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Common Sources of Variation

- independent assortment of chromosomes
- crossing over
- random fertilization
- nondisjunction
- mutations

Crossing Over

The exhcange of corresponding segments between two homologous chromosomes that occurs during prophase I of meiosis

Random Fertilization

The human egg cell is fertilized randomly by one sperm, leading to genetic variety in the zygote


After meiosis I or II, results in cells with extra chromosomes (N-1 or N+1)


Trisomy and monosomy are examples: an individual's cells have too many or too few copies of a chromosome


many flowering plant species are this: they have three or more complete sets of chromosomes (3n or 4n)


New species that have more than two sets of homologous chromosomes in each somatic cell

True-Breeding Plants

Everytime the plant cell is fertilized, offspring always have the same characteristics. The end result is guaranteed.

Hybrid Plants

Two different true breeders (like one white and one purple) don't produce a guaranteed outcome.

Monohybrid Cross

mating of two organisms that differ in only one character.
P Generation --> F1 generation --> F2 generation

Four Hypotheses Developed from Monohybrid Cross

1. There are alternative forms of genes called alleles
2. For each inherited characteristic, an organism has one gene from each parent (2 genes total)
3. Alleles can be dominant or recessive
4. Gametes carry only one allele for each inherited characteristic

Law of Segregation

Gametes have alleles that are independent of one another

Homologous Chromosomes

- have genes at specific loci
- have alleles of a gene at the same locus; one may have the dominant gene and one the recessive

Dihybrid Cross

Cross of two true-breeding traits (AABB x aabb)

Test Cross

Can determine an unknown genotype: is the individual heterozygous or homozygous dominant. Individual is crossed with a homozygous recessive to figure out the unknown genotype

Law of Independent Assortment

During meiosis, members of a pair of genes on homologous chromosomes get distributed into gametes independently of other gene paris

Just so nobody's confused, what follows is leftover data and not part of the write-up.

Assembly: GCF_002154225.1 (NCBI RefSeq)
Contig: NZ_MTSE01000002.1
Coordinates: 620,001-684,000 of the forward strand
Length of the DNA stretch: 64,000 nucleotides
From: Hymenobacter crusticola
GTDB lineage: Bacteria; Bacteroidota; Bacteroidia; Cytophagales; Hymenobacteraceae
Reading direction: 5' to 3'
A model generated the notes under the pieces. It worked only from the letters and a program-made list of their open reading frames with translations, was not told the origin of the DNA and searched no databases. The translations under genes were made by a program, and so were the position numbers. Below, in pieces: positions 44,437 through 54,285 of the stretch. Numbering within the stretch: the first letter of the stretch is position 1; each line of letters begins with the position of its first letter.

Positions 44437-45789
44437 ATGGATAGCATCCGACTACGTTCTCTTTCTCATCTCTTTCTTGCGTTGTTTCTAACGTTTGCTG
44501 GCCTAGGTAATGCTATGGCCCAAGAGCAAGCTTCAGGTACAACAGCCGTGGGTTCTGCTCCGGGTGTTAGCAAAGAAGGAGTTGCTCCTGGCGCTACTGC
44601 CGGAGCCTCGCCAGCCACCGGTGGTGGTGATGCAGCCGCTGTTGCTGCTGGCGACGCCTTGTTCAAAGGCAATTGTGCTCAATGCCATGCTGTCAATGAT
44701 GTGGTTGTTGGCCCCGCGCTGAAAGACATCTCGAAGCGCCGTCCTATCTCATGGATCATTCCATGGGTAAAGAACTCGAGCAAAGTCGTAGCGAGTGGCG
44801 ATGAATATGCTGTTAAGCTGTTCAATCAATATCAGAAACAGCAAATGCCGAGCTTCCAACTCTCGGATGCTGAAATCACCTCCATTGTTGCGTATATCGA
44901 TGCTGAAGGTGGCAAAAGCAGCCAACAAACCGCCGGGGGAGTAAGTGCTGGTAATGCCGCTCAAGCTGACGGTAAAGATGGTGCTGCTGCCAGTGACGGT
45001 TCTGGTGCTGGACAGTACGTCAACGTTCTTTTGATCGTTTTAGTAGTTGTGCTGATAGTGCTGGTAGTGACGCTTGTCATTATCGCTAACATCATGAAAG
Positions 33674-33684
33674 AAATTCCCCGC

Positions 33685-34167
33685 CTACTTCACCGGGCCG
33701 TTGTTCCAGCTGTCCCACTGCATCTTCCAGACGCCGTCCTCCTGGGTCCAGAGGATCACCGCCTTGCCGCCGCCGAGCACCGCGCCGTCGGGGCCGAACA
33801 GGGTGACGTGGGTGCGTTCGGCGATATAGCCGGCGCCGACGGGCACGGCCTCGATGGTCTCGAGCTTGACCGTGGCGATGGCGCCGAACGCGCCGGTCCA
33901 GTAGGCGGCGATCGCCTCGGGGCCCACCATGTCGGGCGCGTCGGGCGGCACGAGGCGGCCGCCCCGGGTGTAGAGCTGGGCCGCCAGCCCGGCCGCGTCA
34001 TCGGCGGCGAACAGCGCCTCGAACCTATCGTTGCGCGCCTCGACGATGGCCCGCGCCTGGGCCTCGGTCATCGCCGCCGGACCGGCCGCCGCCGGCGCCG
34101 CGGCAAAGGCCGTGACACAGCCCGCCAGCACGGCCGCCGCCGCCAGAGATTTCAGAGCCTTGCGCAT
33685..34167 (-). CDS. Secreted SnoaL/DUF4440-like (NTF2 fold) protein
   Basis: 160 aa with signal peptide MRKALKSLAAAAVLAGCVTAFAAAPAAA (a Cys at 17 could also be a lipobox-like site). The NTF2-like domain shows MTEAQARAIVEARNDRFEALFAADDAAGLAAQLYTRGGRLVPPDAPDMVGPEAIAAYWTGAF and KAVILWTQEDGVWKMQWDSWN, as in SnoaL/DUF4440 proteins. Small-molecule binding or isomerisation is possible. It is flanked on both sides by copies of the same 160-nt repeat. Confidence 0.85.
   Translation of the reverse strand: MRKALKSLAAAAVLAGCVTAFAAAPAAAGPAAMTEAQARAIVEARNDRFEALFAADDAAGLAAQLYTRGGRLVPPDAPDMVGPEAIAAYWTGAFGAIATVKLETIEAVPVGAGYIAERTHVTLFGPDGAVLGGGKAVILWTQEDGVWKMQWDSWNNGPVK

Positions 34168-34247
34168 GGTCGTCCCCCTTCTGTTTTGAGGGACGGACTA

Family Pedigree

Shows the history of a trait in a family and allows researchers to analyze human traits and predict the likelihood of a disorder being passed on

Sex-Linked Disorder

On a sex chromosome (not autosome)

Autosomal Recessive Inheritance

Autosomal recessive alleles are expressed only in homozygotes. Heterozygotes are carriers and do not have the trait.
- albinos
- tay-sachs
50% chance the child will be a carrier and 25% chance of the child expressing the trait

Dominant Disorders

Will be passed along to offspring, and 50% chance the disorder will be expressed. Carriers who live to reproducing age are heterozygous Aa. More likely to result in early death/affected

Incomplete Dominance in Humans

Hypercholesterolemia: a human trait that is incompletely dominant, leads to inability to make LDL receptors


Two nonidentical alleles of a gene are both fully expressed in heterozygotes so neither is dominant or recessive. This can occur in multiple allele systems (ABO blood type)


This type of gene influences multiple traits.
- Marfan syndrome


Two or more gene products influence a trait, and typically one gene product suppresses the effect of another
- Alleles B and b designate dog color, and two recessive alleles ee suppress the color

Environment and Gene Expression

genotype + environment --> phenotype

Continuous Variation

Traits within a range of small differences; the more factors that influence the trait, the more continuous the distribution of the phenotype. Forms a bell curve when graphed.
- shades of skin

Sex-Linked Genes

Discovered in fruit flies first, when researchers noticed males tended to have white eye color and females had red. This white color was a recessive trait located on the X chromosome, so males were more likely to get it.

Sex-Linked Recessive Disorders

- red/green color blindness
- duchenne muscular dystrophy
- hemophilia A

Prenatal Diagnosis

Embryo/fetus is tested before birth to screen for sex/genetic problems.
- noninvasive: obstetric sonography
- fetoscopy (camera inserted into womb)
- amniocentesis (fluid sample of sac for karyotyping)
- chorionic villus sampling (direct tissue sample)

Problem with Amniocentesis

You get cells from both mom and baby

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